So if we can reduce nonfatal shootings, it stands to reason that we can reduce homicides as well. PERF will develop a national model for responding to nonfatal shootings.

The PERF team (right photo) includes Dr. Rachel Boba Santos of Radford University; PERF staff members Sean Goodison, Rachael Arietti, and Tom Wilson; and former LAPD homicide detective John Skaggs.



In case you missed it, check this video… of the motorist who broke through a barricade as Kansas City police were preparing for the Super Bowl victory parade. For Chief Rick Smith and members of his department, the incident was difficult, because it was unclear whether the driver intended to harm the thousands of spectators gathering for the parade, and there was a passenger in the car holding her hands up. As it turned out, the driver had amphetamines and cocaine in his system, and police resolved the incident without using lethal force.

The video includes the police radio traffic describing what was happening, including the officers who flattened all four of the car’s tires with spike strips (below).


That’s it for the highlights of this week at PERF. I hope you find PERF Trending interesting and helpful.

In other news, this week’s “Weekend Clips” are posted below.


Chuck Wexler


PERF's Weekend Clips

Washington Post: Do police belong in schools? A suburb wrangles with how to keep kids safe.

A Montgomery County, Maryland community policing bill includes a request to “maintain and expand” Montgomery County’s $3 million School Resource Officer (SRO) program, which places police in the county’s 25 public high schools. While the goal of the legislation was to bridge — not widen — the distance between law enforcement and marginalized groups, the clause on SROs has had the opposite effect.

Across the country, the idea of armed officers in schools has grown more contentious as calls for stronger protections against external threats rub up against concerns of police brutality and racial inequities. A spate of horrific school shootings has led to calls for greater police presence on campuses, including from President Trump.

Some parents have spent years asking for more police, particularly in the wake of school shootings. Now, however, there are also voices calling for the SRO program to stop growing and perhaps be rolled back.


Ars Technica: The House wants to know what Ring is doing with footage from your house

Almost 1,000 police and sheriff departments around the country have partnership agreements with Ring, Amazon's home surveillance subsidiary. These arrangements are now drawing scrutiny from a division of the House Oversight committee, which wants to know what, exactly, Ring is up to.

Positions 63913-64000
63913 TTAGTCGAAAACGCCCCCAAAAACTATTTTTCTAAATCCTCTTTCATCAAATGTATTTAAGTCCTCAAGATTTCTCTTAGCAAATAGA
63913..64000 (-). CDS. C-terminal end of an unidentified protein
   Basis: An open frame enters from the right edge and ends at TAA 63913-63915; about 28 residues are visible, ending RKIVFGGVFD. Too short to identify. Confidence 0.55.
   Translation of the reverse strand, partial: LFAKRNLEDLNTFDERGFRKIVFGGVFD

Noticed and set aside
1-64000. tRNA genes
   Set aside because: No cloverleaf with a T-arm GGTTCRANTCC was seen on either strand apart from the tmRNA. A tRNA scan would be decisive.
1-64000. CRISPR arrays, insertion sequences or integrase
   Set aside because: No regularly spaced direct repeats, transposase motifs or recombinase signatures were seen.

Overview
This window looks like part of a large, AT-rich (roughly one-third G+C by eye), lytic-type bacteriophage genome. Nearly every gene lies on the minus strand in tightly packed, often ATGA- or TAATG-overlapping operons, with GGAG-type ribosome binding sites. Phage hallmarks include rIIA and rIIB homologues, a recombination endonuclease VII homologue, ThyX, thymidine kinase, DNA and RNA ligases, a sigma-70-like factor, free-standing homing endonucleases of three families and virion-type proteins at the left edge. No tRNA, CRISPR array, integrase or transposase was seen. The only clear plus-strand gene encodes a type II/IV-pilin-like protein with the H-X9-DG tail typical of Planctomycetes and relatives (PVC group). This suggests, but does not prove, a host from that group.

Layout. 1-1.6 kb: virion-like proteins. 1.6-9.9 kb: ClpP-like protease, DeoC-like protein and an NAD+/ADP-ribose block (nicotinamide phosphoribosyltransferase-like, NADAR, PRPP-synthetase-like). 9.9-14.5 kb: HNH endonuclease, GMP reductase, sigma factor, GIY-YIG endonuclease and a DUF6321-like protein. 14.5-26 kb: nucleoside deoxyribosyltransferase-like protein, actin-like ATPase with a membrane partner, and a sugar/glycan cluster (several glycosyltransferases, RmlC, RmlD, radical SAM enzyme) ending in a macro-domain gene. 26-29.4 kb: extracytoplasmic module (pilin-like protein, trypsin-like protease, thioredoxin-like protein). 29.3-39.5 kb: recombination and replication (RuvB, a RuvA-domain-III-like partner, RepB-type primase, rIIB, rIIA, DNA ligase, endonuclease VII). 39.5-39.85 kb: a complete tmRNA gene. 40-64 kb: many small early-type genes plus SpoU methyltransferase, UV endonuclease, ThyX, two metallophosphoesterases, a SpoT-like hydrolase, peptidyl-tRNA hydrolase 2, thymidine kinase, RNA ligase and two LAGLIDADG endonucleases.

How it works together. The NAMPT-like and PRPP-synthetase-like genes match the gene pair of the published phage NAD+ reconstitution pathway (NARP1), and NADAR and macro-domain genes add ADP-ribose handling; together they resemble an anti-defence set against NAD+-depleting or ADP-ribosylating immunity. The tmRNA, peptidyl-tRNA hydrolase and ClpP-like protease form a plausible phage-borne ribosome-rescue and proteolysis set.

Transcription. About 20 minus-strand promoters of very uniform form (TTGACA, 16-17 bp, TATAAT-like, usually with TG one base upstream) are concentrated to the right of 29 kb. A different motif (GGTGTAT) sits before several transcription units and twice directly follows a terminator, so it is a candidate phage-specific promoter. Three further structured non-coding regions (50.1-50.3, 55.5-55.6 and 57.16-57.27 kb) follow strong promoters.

For starters, Congress wants a list of every police deal Ring actually has, the House Subcommittee on Economic and Consumer Policy wrote in a letter dated February 19.

After that, the Subcommittee wants to know... well, basically everything. The request for information asks for documentation relating to "all instances in which a law enforcement agency has requested video footage from Ring," as well as full lists of all third-party firms that get any access to Ring users' personal information or video footage. Ring is also asked to send over copies of every privacy notice, terms of service, and law enforcement guideline it has ever had, as well as materials relating to its marketing practices and any potential future use of facial recognition.


Portland Oregonian: Portland considering strictest ban on facial recognition technology in the U.S.

Portland city officials are considering the strictest ban of the technology in the country, prohibiting its use not only by government agencies but also private businesses.

Facial recognition technology typically uses a camera and software to analyze human faces to identify or verify a person’s identity. The technology can compare a scan with an already existing database of images, such as jail booking photos or government identification records.

There are no federal rules regulating facial recognition technology or what’s done with data obtained through its use, which city officials say is forcing them to follow the lead of other cities and institute their own rules.

The state of Oregon already bans police from using body cameras with facial recognition technology.


ABC15 Arizona: Database shows every Arizona law enforcement official tracked for 'integrity' concerns

For the first time ever, ABC15 has published a searchable database of all Arizona law enforcement officials tracked by prosecutors for credibility concerns, including past crimes, lying on the job, and other integrity issues.

The unprecedented database of the state's "Brady lists" contains more than 1,400 law enforcement officials.